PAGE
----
Vol IV, Issue 19

Tamuz 27, 6748                   July 27, 1998

T H I S   W E E K   I N   Z E N D A

The Lighthouse As Christians Vanish From Their Cradle
Good Morning Bet-Nahrain  Assyrian Civilian Killed in Northern Iraq
Surfs Up "Why is the AAA of San Jose against it now?"
Surfers Corner A Review of Darbo and Hujada Magazines
Calendar of Events Events & Gatherings
Assyrian Surfing Posts Dani Danial's Assyrian Page
Aramaic Bible
Assyrian Progressive Nationalist Party
Assyrian Recipes
Vov Alep Assyrian Products (Revised)
The Last Day of the Assyrian Levies
Pump up the Volume Defect & Junk
Back to the Future Stele of Vultures and the Patriarch's Petition
Literatus 1918
This Week in History Mar Eshai Shimmun's Visit to America
Bravo Grace Yohannan

ZENDA Says...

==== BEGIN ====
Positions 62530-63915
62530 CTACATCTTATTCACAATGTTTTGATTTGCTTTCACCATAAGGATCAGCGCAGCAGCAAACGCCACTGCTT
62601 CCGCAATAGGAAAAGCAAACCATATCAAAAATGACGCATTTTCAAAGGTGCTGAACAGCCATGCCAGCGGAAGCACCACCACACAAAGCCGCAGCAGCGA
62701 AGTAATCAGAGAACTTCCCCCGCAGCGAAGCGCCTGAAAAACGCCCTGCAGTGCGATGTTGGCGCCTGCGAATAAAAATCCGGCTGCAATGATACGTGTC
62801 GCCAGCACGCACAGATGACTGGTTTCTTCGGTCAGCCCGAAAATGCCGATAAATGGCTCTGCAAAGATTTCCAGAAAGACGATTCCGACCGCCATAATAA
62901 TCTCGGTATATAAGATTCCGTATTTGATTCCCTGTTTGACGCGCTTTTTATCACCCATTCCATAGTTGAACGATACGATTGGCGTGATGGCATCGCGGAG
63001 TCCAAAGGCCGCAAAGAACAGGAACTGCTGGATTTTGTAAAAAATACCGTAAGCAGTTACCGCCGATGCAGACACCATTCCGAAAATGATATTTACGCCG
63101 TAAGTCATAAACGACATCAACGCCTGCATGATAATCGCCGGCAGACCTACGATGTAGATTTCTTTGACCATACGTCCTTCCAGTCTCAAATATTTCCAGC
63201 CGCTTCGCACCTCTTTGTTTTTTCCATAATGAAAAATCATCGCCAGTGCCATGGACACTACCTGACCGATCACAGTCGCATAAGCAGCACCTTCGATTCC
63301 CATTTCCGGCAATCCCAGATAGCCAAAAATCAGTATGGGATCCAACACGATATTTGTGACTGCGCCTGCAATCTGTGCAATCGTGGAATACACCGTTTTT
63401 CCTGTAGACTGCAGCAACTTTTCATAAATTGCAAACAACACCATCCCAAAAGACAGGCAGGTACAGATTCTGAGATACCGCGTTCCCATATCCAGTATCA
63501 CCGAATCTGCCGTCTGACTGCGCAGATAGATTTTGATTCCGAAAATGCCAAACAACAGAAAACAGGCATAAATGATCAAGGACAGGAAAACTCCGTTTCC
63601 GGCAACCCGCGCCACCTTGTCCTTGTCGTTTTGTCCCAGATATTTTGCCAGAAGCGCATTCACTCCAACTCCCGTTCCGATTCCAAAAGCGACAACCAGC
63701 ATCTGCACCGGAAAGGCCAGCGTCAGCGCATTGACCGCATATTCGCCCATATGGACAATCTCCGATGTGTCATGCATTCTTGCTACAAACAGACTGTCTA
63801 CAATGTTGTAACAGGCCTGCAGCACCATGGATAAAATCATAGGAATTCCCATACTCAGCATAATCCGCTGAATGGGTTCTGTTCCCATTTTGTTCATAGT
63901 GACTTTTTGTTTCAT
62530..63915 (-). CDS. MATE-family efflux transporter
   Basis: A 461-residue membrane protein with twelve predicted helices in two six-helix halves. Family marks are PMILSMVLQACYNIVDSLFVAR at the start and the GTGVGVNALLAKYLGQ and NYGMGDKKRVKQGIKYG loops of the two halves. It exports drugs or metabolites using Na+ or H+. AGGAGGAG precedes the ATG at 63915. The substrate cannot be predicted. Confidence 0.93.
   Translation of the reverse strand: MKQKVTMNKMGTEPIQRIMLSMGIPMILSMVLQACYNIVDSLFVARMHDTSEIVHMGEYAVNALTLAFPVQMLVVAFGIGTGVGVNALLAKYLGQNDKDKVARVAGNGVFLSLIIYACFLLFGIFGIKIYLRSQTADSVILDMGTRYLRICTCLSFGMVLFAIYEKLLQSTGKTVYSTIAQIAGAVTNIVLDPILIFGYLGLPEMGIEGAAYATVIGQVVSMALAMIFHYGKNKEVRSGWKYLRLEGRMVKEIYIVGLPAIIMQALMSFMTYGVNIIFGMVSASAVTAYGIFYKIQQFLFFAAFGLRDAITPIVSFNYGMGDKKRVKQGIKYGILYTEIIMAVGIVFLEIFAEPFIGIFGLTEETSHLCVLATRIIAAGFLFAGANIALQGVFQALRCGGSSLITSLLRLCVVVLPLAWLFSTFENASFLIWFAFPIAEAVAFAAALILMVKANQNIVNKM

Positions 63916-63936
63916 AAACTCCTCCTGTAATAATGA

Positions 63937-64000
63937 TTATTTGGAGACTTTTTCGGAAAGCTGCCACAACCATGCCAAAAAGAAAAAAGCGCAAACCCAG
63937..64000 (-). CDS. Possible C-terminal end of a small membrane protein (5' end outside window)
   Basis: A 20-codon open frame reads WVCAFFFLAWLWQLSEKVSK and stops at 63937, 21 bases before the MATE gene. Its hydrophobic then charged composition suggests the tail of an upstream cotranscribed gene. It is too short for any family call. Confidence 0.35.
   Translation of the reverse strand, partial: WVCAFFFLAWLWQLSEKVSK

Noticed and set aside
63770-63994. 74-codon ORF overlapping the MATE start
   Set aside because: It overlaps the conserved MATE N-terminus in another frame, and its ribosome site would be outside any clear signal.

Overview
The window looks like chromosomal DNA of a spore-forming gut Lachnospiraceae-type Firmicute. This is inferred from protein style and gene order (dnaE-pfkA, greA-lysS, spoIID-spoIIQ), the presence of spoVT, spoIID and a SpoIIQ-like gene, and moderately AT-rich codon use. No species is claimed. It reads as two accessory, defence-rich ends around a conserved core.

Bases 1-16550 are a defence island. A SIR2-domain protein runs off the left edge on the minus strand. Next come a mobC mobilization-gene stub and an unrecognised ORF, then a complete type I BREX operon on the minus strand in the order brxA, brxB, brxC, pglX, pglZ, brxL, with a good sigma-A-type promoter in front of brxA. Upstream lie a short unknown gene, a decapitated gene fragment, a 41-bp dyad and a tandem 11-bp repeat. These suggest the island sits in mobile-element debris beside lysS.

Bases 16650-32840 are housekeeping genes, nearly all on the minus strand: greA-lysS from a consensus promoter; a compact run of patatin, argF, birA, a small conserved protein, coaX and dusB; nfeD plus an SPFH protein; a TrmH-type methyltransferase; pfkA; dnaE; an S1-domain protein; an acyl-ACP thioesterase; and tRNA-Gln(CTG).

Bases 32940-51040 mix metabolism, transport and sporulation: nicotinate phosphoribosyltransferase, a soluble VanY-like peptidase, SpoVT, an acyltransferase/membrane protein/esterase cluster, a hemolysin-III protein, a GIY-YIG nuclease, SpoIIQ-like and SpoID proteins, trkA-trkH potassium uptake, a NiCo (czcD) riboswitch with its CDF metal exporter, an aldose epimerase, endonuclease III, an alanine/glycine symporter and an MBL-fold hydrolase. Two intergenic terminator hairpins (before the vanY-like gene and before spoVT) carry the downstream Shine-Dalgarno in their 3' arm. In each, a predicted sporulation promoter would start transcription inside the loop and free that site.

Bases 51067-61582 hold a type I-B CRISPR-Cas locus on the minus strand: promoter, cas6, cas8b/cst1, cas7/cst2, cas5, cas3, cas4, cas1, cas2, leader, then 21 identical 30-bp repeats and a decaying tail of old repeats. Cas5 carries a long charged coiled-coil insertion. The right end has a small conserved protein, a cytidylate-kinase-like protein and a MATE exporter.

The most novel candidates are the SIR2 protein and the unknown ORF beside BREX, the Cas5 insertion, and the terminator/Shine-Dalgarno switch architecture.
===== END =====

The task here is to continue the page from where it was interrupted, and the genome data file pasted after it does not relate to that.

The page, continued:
Eighty years ago, on the morning of July 29, 1918, the Great Exodus of Assyrians from Urmia, Iran onto the plains of Bet-Nahrain began with the wailing of the women and the incessant screams of their bewildered children. For the Assyrians of Urmia and Hakkari the events following this tragedy left permanent marks of enmity toward their Moslem neighbors as never before.  On that hot Wednesday morning, the Christians of Urmia began their ill-fated passage of hundreds of miles, on foot facing an uncertain future- a journey that some believe continues to this day.   No amount of scholarly analysis or renewal of good-faith attitude between the Moslems and the indigenous populations of Urmia and Hakkari may bring back the lives of hundreds of thousands of Assyrian men, women, and children that perished in a short time.  They moved from one harsh mountain route to another, while the Moslem snipers following from behind, mercilessly targeted them as a hunter pursues his game.  The elderly and the children succumbed to the combined strain of hunger, disease and cold first, then the women, and finally the men.